So I came across this article earlier today. Okay, it has a sensationalist title, but it does have good points. I definitely agree that something is going on with how English is being taught right now in the US (and I guess Canada, too). I was a student aid for a math teacher during a free space in my schedule back in my sophomore year of high school. I graded a lot of papers for the teacher, and I noticed this sort of thing a lot. On tests, when faced with a problem they didn't understand, many kids would write 'IDK' instead of 'I don't know'. Text speak was sprinkled all over papers, and I saw a lot of people replace 'to' and 'too' with '2' and 'for' with '4'. Both of my English teachers had to go over the difference between their/there/they're - in high school.

Now, some of you may know that I'm going to school to be an English teacher at the high school level. Honestly? It was because I noticed this sort of thing that I decided I wanted to teach.
amredthelector: (ozzy bucket)
So it takes me until I'm nearly 19 and trying to figure out how to say 'My favorite animal is the fox' in Spanish to realize that Zorro is literally The Fox in Spanish. And I've been a Zorro fan since I was, like, eight. I guess I'm just used to vigilantes dressing up like the animal they're named after.

...Though, that does sort of explain why I like Zorro so much...
amredthelector: (MomoTendou)
This is just cool.

From the article: Scientists today announced the discovery of the oldest fossil skeleton of a human ancestor. The find reveals that our forebears underwent a previously unknown stage of evolution more than a million years before Lucy, the iconic early human ancestor specimen that walked the Earth 3.2 million years ago. [...]

The fossil puts to rest the notion, popular since Darwin's time, that a chimpanzee-like missing link—resembling something between humans and today's apes—would eventually be found at the root of the human family tree. [...]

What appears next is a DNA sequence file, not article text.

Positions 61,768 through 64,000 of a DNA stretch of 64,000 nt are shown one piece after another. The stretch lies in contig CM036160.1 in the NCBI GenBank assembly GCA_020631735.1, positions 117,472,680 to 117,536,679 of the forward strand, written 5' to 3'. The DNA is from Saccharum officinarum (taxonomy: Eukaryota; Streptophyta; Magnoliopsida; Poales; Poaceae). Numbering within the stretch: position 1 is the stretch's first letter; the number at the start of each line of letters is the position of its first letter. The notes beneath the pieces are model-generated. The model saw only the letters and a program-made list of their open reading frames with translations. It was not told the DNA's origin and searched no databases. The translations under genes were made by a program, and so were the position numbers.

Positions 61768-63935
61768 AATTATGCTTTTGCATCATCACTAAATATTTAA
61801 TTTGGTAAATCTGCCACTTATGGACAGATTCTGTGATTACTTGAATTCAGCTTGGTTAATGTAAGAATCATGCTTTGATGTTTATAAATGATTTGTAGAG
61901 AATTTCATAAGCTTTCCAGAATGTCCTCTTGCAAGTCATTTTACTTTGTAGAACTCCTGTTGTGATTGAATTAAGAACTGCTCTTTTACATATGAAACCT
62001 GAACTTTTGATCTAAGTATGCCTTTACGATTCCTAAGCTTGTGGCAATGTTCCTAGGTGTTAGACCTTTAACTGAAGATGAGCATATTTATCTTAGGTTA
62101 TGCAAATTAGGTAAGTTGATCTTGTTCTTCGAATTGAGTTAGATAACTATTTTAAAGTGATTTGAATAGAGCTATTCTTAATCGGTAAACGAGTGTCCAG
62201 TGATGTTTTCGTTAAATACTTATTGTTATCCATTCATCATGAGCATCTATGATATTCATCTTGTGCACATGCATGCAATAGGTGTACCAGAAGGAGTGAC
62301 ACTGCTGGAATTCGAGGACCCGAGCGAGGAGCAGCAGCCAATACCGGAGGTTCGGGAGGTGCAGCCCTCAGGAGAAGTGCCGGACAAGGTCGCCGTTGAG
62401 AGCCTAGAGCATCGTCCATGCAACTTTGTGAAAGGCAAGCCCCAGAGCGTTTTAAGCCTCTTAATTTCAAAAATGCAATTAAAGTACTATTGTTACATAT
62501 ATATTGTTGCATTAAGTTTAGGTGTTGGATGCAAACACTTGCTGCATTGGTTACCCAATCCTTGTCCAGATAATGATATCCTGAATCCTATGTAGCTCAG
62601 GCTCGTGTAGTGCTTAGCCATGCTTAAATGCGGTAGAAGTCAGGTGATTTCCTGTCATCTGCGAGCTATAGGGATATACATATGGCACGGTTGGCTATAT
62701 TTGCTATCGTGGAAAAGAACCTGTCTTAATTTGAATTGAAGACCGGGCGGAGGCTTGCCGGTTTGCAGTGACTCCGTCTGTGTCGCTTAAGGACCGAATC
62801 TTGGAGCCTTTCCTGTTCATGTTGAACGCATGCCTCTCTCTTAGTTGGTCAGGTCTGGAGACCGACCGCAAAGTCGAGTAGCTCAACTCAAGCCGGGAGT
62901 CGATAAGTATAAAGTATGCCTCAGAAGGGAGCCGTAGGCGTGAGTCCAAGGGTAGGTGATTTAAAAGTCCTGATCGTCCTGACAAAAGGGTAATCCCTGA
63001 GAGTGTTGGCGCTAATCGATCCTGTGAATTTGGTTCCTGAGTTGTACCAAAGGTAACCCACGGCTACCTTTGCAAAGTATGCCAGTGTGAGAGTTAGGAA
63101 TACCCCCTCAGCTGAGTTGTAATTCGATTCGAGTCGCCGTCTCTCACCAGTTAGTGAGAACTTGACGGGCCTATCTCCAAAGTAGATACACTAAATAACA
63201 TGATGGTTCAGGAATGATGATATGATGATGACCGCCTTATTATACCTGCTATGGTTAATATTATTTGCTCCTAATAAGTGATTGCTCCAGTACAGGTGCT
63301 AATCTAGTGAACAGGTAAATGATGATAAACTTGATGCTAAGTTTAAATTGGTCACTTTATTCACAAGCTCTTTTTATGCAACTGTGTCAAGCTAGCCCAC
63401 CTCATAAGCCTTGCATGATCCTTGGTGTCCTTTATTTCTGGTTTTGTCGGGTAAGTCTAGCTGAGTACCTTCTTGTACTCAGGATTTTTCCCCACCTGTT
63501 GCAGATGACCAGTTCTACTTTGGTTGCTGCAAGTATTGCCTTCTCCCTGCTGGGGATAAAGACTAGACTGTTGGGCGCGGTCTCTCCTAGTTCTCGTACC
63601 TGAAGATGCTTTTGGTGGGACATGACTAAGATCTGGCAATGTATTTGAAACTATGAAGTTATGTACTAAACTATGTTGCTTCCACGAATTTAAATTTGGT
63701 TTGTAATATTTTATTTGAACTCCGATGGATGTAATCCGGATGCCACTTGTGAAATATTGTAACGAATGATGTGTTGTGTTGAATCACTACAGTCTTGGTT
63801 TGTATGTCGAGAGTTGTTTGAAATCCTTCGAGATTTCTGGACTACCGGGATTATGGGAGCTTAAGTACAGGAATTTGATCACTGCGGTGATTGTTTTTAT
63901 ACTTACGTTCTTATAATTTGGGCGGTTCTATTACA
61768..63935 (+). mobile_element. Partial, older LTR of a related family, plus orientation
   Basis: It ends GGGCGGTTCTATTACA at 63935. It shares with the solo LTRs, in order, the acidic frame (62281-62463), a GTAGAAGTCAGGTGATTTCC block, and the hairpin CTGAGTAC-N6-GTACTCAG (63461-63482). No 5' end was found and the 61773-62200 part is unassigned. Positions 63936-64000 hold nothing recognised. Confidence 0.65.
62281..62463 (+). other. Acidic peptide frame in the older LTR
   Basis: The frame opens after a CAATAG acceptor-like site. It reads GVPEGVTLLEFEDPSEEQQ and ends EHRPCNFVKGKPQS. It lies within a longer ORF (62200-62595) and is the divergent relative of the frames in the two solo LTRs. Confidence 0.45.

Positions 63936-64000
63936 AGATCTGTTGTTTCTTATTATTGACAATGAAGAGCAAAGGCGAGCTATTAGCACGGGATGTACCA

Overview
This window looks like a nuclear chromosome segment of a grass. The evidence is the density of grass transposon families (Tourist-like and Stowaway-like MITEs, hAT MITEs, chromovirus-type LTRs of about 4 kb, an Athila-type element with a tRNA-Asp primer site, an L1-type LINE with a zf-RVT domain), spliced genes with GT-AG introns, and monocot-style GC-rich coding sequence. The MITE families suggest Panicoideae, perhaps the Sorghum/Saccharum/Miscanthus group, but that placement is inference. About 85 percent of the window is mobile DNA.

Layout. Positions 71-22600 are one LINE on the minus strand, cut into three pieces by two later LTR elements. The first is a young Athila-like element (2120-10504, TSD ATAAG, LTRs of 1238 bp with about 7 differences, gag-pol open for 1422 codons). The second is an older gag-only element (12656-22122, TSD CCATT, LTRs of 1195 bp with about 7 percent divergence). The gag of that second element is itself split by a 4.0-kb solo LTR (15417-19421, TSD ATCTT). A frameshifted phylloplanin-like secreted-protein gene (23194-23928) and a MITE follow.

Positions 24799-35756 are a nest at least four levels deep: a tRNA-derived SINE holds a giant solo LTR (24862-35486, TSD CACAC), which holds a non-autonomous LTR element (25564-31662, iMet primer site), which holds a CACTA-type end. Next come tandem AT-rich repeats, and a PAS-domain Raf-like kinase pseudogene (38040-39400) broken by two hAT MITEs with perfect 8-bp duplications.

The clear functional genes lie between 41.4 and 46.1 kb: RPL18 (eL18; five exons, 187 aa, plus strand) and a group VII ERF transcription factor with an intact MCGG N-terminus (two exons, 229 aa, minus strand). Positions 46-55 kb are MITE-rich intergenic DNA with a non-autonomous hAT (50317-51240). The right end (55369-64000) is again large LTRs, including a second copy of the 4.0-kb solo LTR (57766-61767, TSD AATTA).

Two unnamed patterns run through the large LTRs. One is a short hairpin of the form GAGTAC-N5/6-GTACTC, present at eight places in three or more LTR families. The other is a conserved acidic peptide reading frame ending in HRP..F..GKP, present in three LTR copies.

Ardi instead shows an unexpected mix of advanced characteristics and of primitive traits seen in much older apes that were unlike chimps or gorillas [...]

All previously known hominids—members of our ancestral lineage—walked upright on two legs, like us. But Ardi's feet, pelvis, legs, and hands suggest she was a biped on the ground but a quadruped when moving about in the trees.

Her big toe, for instance, splays out from her foot like an ape's, the better to grasp tree limbs. Unlike a chimpanzee foot, however, Ardipithecus's contains a special small bone inside a tendon, passed down from more primitive ancestors, that keeps the divergent toe more rigid. Combined with modifications to the other toes, the bone would have helped Ardi walk bipedally on the ground, though less efficiently than later hominids like Lucy.


Check out the rest of the article, too - it's really interesting. There's also some artistic interpretations of Ardi, and an interactive page about some of Ardi's specific skeletal features.

Way, way cool.
amredthelector: (ozzy bucket)
I find it fascinating how once a person is exposed to a new idea or thing, they start seeing it everywhere. Y'know, those weird coincidences, where you've just learned about something, and it seems like you did just in time for it to be important? (Example: I read a 2003 report about the war crimes that happened in Sierra Leone yesterday, and today, BBC online posts a story about how three Sierra Leone rebel leaders have been sentenced for a combined prison term of 120 years for crimes against humanity.) Or, like, you get some material object, and suddenly you notice how many other people have the same thing. (Example: my parents bought a new car a few months ago. Now, I see that particular brand everywhere.)

It's just... interesting. Like, before you learn about this thing, you never see or hear about it, but once you do, it's everywhere. I wonder why our brains do that?